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How to build a Fence

Date posted: 3 November 2014

Fences are a great way to gain some privacy and separate your home from prying eyes. They are far cheaper than getting a wall built and can be done by the average DIYer. Only a few tools are needed but it’s best to have a friend on hand to help you. Firstly, you need to calculate the amount of fence panels you need. Generally, they are around 6ft wide and 6ft high but the height will depend on your fence posts.

Only a few items are needed that you probably won’t have in your garage. Obviously the fencepost spikes are something you will need to buy. Make sure you have a long-handled sledgehammer and force the metal spikes into the ground. Ensure that the area does not have water pipes or electricity cables running under it, and wind up your arms as this next part is the toughest part of the job.

Measuring out the distance between spikes so that there is enough room for the fence posts and some ‘give’ in the soil will be needed. If this is your first time in erecting a fence then fit the first fence panel to gain an idea of the spacing before moving onto the next one.

Measurements and distances between the posts are the vital parts of erecting a fence that can go wrong. Measure twice and smash the spike into the soil once. Once you have one side of the garden with fence posts in, lay the gravel boards – wooden boards that stop rot from attacking the lower edges of the fence panels – and cut the excess off where the fence posts are. This is where a spirit level comes in handy as you need to make this as accurate as possible so your fence lines up nicely.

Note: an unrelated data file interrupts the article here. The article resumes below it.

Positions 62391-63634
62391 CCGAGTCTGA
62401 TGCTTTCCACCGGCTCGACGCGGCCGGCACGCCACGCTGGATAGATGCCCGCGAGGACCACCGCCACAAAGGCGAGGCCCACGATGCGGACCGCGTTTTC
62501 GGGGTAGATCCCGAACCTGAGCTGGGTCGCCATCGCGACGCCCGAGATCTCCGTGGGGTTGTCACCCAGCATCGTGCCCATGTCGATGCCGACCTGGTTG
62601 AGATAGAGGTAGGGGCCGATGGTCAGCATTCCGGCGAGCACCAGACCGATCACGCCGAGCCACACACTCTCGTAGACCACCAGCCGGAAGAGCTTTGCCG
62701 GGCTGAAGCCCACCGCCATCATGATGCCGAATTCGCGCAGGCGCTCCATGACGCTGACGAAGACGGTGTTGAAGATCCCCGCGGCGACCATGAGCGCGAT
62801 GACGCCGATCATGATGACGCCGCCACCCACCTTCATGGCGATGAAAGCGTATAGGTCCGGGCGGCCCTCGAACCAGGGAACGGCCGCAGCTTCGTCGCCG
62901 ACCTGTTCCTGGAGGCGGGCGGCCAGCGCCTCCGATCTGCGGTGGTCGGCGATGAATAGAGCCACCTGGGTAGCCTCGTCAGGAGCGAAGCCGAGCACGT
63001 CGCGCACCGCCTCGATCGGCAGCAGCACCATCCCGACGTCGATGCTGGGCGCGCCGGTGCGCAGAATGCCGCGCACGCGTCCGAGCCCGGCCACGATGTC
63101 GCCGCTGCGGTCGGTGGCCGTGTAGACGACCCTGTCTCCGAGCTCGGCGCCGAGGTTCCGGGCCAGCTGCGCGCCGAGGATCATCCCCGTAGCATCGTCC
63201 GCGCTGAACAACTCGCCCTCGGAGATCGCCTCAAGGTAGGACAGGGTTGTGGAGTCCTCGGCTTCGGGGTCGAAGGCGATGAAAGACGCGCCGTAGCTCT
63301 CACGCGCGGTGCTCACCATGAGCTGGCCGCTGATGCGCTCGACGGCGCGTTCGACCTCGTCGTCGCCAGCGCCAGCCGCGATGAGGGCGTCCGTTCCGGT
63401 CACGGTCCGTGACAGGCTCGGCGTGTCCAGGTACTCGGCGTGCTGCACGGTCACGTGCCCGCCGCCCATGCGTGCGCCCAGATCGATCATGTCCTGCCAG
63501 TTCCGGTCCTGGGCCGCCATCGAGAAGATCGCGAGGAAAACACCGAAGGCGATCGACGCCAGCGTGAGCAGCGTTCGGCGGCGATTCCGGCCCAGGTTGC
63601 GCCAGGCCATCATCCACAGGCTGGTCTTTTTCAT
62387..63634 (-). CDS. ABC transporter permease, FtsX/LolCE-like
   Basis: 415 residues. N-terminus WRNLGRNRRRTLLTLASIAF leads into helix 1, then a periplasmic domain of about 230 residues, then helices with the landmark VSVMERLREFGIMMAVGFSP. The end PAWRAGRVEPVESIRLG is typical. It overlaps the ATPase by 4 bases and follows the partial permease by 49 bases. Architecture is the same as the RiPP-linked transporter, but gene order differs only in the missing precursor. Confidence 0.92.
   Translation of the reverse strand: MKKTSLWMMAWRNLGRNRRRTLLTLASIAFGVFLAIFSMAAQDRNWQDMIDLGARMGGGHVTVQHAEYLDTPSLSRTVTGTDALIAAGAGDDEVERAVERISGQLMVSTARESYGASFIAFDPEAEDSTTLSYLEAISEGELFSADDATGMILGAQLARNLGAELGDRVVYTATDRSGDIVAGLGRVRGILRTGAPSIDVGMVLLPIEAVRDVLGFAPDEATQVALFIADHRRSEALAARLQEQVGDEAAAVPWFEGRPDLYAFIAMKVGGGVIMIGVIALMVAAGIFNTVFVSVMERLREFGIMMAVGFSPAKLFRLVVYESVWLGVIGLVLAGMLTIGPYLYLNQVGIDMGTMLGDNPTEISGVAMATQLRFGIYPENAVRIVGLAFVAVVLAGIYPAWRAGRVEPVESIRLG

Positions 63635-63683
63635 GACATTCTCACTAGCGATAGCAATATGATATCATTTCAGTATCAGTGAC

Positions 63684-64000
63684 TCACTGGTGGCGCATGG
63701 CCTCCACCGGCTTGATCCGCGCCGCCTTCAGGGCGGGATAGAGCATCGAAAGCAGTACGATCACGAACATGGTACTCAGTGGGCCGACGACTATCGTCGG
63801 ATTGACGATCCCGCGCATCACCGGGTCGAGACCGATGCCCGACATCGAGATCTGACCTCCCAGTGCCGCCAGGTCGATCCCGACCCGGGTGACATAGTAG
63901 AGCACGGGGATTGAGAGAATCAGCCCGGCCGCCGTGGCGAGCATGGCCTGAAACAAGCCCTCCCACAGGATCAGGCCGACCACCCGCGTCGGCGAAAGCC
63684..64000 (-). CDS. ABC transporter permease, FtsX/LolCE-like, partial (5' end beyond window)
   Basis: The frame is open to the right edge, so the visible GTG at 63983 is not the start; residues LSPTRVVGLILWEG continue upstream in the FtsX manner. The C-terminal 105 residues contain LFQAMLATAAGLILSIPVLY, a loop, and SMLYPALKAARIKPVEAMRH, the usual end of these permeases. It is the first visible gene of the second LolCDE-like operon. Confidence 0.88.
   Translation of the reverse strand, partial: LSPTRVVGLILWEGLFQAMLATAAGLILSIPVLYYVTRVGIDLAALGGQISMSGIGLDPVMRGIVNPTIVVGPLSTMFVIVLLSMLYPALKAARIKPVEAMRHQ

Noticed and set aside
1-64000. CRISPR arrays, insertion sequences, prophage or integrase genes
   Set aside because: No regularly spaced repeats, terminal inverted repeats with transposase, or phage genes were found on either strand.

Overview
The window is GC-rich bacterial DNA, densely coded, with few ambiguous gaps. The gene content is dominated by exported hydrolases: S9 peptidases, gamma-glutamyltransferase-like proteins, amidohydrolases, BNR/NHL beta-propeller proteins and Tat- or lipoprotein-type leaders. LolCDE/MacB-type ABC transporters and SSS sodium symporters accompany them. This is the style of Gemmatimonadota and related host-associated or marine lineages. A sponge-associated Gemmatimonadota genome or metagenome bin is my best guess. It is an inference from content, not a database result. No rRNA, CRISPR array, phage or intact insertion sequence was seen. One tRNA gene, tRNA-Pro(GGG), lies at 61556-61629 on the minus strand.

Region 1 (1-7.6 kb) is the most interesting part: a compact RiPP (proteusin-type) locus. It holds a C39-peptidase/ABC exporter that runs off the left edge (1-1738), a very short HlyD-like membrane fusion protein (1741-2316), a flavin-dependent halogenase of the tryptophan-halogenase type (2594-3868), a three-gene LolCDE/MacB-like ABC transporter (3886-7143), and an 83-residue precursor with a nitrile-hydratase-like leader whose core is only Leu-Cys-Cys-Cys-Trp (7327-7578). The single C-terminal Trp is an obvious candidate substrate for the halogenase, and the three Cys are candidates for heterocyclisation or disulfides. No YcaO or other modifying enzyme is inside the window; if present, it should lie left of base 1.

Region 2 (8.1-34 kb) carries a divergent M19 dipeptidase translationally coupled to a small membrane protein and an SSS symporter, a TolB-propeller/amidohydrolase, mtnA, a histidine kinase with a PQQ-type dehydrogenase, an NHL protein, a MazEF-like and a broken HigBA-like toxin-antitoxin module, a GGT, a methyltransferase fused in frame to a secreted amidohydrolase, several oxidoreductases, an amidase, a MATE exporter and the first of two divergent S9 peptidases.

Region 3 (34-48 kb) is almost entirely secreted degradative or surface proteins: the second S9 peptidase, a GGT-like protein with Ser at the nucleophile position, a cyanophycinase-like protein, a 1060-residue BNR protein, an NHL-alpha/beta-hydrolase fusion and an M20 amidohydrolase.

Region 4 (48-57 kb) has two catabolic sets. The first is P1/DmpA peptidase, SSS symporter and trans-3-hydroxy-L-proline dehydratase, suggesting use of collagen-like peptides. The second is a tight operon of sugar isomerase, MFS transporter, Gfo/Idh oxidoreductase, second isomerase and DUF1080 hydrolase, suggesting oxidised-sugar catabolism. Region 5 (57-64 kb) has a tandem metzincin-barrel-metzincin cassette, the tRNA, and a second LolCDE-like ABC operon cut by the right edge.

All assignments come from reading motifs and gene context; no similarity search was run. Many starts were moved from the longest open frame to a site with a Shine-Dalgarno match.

The next step will bring excitement as it starts to take shape and starts to look like a fence. Build the fence panels from the ground up, screwing in the fixings as you go. Paying the extra for galvanised nails or weatherproof screws here will mean that there will be far less problems in the future. Use the brackets against the panels to hold and stabilise them in place.

Stand back and take a good look at the fence. If you need to trim off any excess do it now. Once you can see what needs trimming you will then make the final cuts and put the finishing touches on the fence. After this, you should be happy with the overall look of the fence and you can add the post tops with another weatherproof screw to stop water leaking down the fence post and causing its own rot.

 

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